Needing an emergency loan can be scary and overwhelming, emergencies come fast, hard and don’t necessarily allow you a lot of time to slow down think and process. Emergency loans can have steep costs and unmanageable terms, before you go down this path try to exhaust all of your other options. However, if you do need an emergency loan, there are reasonable options. Emergency loans come in all shapes and sizes and the better your credit is, the better terms you qualify for. That doesn’t meet that a good credit score is required, there are reasonable options and repayment plans out there.
As you do your research on what loan will match your needs the best, remember that you’re not alone. Thousands of Americans apply for emergency loans every day. Maybe you need this loan because you unexpectedly got furloughed from your job, or maybe your car needs a new tire, or there’s an emergency bill that you have to pay – this list is long. According to the Federal Reserve, 40% of Americans can’t cover a $400 emergency expense. So please remember that you are not alone, so take a deep breath and make sure you get the type of loan that you really need.
Emergency loans are a classification of a loan that will get you cash fast, there are five main types of emergency loans: payday loans, credit card cash advances, title loans, and pawnshop loans.
Payday Loans: A payday loan is a short-term, small-dollar loan that typically comes with a fast application process. Most payday loans also don’t require good or high credit scores. Payday loans typically have a high APR which averages around 400%. Payday loans are usually paid back all at once and are due by your next payday. Most borrowers who opt to use payday loans usually have emergency expenses which they need money fast
Possible Finance: A Possible loan is an installment loan up to $500 that’s repaid every few weeks and is fully paid in a few months. APRs are higher than personal loans but much lower than payday loans and bank overdrafts. Because Possible reports to credit bureaus, you’ll be able to build credit history with on-time payments. Best of all, there’s no FICO credit check!
Personal Loans: Personal loans are typically installment loans that have a fixed interest rate. These loans range in amount principal and duration of the loan depending on the lender, some loans can be for $1,000 while others for $5,000. The flexibility of a personal loan could be very beneficial for an emergency situation.
Credit Card Cash Advances: A credit card cash advance is taking out an available balance on your credit card as a short term loan. However, most credit card companies will typically charge very high interest for cash advances, higher than normal credit card purchases. Credit card cash advances can also come with high processing fees that can add additional unseen expenses--the last thing you need when you’re already seeking emergency funds and financial aid.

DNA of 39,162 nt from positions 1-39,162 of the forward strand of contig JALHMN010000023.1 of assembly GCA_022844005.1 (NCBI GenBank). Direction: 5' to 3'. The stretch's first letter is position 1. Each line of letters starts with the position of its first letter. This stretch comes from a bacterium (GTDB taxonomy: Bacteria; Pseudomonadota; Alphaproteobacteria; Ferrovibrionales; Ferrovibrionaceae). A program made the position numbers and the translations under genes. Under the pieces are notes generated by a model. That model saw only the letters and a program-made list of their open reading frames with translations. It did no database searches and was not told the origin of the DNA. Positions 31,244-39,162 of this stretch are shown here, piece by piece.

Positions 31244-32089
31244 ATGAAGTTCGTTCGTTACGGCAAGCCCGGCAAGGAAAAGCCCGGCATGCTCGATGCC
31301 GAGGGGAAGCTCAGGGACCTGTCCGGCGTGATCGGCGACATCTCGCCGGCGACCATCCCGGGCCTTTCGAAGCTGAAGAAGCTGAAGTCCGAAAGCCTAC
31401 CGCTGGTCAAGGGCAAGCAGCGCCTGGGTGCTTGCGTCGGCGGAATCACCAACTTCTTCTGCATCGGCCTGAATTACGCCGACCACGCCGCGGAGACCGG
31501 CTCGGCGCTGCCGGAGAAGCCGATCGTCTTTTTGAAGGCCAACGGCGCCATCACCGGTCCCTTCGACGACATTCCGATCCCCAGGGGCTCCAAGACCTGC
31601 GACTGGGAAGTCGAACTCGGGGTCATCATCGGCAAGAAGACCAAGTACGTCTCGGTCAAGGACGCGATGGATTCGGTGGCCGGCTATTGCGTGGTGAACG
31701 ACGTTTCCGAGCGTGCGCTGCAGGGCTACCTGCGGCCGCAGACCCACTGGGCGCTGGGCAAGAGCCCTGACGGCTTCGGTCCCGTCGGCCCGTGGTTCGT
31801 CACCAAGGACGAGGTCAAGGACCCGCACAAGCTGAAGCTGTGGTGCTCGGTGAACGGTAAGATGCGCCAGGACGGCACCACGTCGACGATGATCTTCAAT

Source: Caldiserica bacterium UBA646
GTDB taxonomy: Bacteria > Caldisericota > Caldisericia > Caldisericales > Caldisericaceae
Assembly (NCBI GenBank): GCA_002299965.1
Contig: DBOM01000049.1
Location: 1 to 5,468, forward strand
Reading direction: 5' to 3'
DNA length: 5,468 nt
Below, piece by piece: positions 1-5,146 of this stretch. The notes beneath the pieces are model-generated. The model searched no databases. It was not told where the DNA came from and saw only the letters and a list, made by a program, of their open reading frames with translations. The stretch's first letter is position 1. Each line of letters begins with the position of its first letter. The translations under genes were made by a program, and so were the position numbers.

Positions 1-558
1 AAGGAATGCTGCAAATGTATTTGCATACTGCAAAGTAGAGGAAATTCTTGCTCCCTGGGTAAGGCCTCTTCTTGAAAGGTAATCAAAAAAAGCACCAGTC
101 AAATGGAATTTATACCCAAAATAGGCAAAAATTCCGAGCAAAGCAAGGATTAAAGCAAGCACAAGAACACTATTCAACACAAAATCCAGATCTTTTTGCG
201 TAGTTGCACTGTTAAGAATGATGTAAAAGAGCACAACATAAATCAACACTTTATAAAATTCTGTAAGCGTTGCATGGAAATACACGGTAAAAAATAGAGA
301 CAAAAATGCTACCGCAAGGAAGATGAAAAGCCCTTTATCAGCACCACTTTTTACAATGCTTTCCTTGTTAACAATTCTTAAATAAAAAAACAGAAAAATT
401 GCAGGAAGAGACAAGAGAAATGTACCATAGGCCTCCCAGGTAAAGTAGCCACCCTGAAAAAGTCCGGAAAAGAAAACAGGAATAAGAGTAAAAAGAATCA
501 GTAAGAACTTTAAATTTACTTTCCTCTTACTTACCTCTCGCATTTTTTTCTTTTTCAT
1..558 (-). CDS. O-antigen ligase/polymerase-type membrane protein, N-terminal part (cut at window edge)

Title Loans: If you’re a car owner you can consider a title loan. A title loan is another secured loan that uses your car’s title as collateral. This loan is usually repaid in a month, however, lenders often offer to renew or rollover the loan at significant fees or costs. However, because the loan is secured by your car, your car can also be seized if you are unable to repay the loan back.
Pawn Shop Loans: Pawn Shop loans are typically secured loans that require you to use an item of value as collateral. The pawn shop will hold on to the item of value and can sell the item if the cash loan is not paid back. A pawn shop’s loan amounts vary on the collateral you bring in, commonly pawned items include: jewelry, collectibles, electronics, and firearms. The loan amount you’ll receive is usually 25-60% of the resale value of the pawned item and the pawnshop may require proof of purchase for your item. A pawn shop loan does not involve an application process nor good credit making it a fast option.
If none of the emergency loan options work for you, there are alternative routes you can take to get the money you need.
Low-Interest Credit Cards: If you have good credit, you may qualify for a low-interest credit card that has a 0% intro APR that lasts for a certain period of time. If the debt is paid back within the promotional period you can use this credit card as a short-term loan. However, it’s important to remember that applying and taking out a new credit card will initiate a hard inquiry pull on your credit which can negatively affect your credit score. If you do choose this route be careful to pay off debt associated with the credit card timely because accrued interest can build quickly if not paid off in time.